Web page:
Teamwork and Transparency: The Building Blocks of Growing Tech Companies
My path to venture capital came via an operator’s path. I came to Allos after a career serving in executive leadership roles for startups, scale-ups and public companies across the Midwest, the West Coast and Europe.
It’s given me a point of view that’s different from many of my colleagues in VC. Investors with an operator’s background know what it means to meet a payroll, make a difficult talent decision, calm an upset customer, and close a deal at 11:59pm on the last day of the quarter. My most recent leadership position — COO and CEO at Octiv, respectively — offered me the opportunity to lead a growing B2B SaaS company in a fast-moving market.
Over the past two decades, I’ve developed the skills and the scar tissue I need to become a contributing partner to Allos’ portfolio companies. My experience in the field has revealed the many paths toward successful leadership, as well as why transparency is the only sure way to foster trusted relationships, a culture of authenticity and steady growth in tech.
But it’s also reinforced my belief that a successful company relies on a successful team. Every person, every role, every function contributes to a company’s value. A leader who recognizes the power of a strong team can do more than just propel growth — they can sustain it.
Innovation inside and out
Innovation is one of those buzzwords thrown around in regular conversation, but its meaning is critical when building teams. Although the vision for a product may come from the mind of a single founder, it takes the minds of many to push a vision toward reality. It requires team members to be creative, flexible, and open.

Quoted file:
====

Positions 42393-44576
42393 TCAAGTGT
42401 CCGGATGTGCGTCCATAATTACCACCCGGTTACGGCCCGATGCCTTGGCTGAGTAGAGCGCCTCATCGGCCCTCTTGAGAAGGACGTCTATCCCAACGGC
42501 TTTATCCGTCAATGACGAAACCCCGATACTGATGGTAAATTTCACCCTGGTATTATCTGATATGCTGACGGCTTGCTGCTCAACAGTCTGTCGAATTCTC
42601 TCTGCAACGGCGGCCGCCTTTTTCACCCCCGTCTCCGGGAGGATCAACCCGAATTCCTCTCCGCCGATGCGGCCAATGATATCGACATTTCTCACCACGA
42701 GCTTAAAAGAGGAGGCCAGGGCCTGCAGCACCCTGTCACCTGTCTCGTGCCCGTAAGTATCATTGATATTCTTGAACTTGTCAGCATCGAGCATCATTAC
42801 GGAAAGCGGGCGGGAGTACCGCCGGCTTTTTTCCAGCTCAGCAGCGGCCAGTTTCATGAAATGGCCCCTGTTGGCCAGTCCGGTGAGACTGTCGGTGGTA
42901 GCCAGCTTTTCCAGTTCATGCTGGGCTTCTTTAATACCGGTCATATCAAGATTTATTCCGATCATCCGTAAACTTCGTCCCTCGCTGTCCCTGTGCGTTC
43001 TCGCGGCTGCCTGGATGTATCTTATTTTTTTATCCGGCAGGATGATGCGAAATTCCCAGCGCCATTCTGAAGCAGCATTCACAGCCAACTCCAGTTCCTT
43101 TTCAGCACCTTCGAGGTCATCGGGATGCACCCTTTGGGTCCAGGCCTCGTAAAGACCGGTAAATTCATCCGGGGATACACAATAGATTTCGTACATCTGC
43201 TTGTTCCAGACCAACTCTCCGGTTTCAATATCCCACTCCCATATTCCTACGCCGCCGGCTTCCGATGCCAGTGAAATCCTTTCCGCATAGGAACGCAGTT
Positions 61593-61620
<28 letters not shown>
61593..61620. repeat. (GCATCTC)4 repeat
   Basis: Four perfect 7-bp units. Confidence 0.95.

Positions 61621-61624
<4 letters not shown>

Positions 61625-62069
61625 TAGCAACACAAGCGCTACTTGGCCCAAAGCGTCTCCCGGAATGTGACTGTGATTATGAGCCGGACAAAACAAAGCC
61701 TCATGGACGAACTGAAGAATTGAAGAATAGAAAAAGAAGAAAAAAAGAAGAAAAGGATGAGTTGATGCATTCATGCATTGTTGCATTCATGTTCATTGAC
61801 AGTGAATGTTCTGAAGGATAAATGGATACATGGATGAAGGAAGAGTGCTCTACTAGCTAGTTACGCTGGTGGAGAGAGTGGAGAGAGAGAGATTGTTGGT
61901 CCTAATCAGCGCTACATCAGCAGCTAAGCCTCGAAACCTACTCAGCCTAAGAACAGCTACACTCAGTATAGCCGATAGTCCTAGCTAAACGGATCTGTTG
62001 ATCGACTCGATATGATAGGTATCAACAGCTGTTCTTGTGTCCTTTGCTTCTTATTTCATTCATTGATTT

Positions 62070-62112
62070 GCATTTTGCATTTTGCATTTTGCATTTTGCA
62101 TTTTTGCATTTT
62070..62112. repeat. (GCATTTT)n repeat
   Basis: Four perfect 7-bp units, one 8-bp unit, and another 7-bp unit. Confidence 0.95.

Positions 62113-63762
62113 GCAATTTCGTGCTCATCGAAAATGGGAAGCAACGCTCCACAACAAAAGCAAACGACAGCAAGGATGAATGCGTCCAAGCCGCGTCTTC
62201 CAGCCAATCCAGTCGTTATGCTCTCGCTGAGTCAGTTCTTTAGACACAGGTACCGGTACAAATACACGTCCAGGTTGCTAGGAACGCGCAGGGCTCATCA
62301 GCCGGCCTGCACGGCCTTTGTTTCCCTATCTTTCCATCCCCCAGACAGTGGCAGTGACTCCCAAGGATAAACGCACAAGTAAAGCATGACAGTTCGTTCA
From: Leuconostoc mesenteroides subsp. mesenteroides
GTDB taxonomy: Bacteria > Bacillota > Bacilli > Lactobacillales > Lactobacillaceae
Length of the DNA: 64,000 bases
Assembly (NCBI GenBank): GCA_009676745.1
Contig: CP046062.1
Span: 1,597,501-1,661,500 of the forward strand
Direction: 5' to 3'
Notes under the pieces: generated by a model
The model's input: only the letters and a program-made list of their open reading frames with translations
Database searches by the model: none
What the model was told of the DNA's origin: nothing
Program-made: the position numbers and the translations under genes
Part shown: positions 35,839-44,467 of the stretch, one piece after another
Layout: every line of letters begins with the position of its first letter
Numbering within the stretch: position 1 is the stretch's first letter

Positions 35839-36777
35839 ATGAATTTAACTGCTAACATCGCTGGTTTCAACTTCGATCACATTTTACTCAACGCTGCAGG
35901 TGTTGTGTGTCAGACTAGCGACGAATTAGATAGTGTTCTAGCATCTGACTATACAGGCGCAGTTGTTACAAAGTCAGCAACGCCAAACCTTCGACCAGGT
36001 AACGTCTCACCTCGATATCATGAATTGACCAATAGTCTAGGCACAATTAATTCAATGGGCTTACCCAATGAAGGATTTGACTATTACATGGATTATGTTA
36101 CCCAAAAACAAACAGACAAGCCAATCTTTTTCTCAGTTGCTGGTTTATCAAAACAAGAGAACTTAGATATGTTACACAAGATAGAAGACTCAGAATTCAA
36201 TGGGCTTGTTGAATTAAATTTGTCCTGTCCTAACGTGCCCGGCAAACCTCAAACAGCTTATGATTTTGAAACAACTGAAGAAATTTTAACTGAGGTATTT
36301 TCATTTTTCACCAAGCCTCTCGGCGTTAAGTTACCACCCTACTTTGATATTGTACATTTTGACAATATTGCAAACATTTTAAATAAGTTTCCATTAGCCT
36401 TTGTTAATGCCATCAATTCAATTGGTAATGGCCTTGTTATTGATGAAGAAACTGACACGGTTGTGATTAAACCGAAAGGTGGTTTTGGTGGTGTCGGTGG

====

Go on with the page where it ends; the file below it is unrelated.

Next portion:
That can be especially challenging in SaaS, where the nature of a product can change depending on the needs of the customers and the demands of the marketplace. But companies that prioritize innovation inside of teams — constantly iterating on existing processes, learning from both positive and negative experiences — can carry that innovation into the product and to the customer.
Leadership beyond the boardroom
Working with Allos Ventures during my Octiv days helped guide me toward a better vision for venture capital. More than just investors, the partners at Allos offered expertise and advice without ego. It’s the kind of approach I strive to take as investor today: embracing the role of leadership beyond board meetings and making myself available for founders, CEOs and their teams.
Leading beyond the boardroom means getting involved in the wider tech community, regardless of whether Allos invests in a company. Mentoring team members across roles, taking the time to learn from other founders and investors, and sharing those lessons with portfolio companies helps foster the best elements of the Midwest tech ecosystem.
Transparency starts at the top
Tech moves so quickly that it feels impossible to stay completely informed about what’s going on in a company. That’s why transparency has to be a central element of any team dynamic. And transparency has to start with leadership. At Octiv, complete transparency was baked in to every interaction we had with teams: from sharing quarterly goals and path-to-quarter, to product challenges and roadmap.
Transparency isn’t just a way to keep teams informed; it’s also a way to encourage teams to innovate with each other. At a company that values transparency, a sales team having trouble with a product’s new features can align with marketing to create solutions. A client success manager can speak clearly and productively with engineering. And when teams communicate with each other, great things can happen.
Becoming a partner at Allos Ventures has presented me with the opportunity to share what I’ve learned with a new generation of tech companies. It’s also reinforced my belief that, at the core of every high-growth tech company is a team that’s deeply committed to the product and to each other. My primary goal as an investor is to help build the best teams anywhere in tech, right here in the Midwest.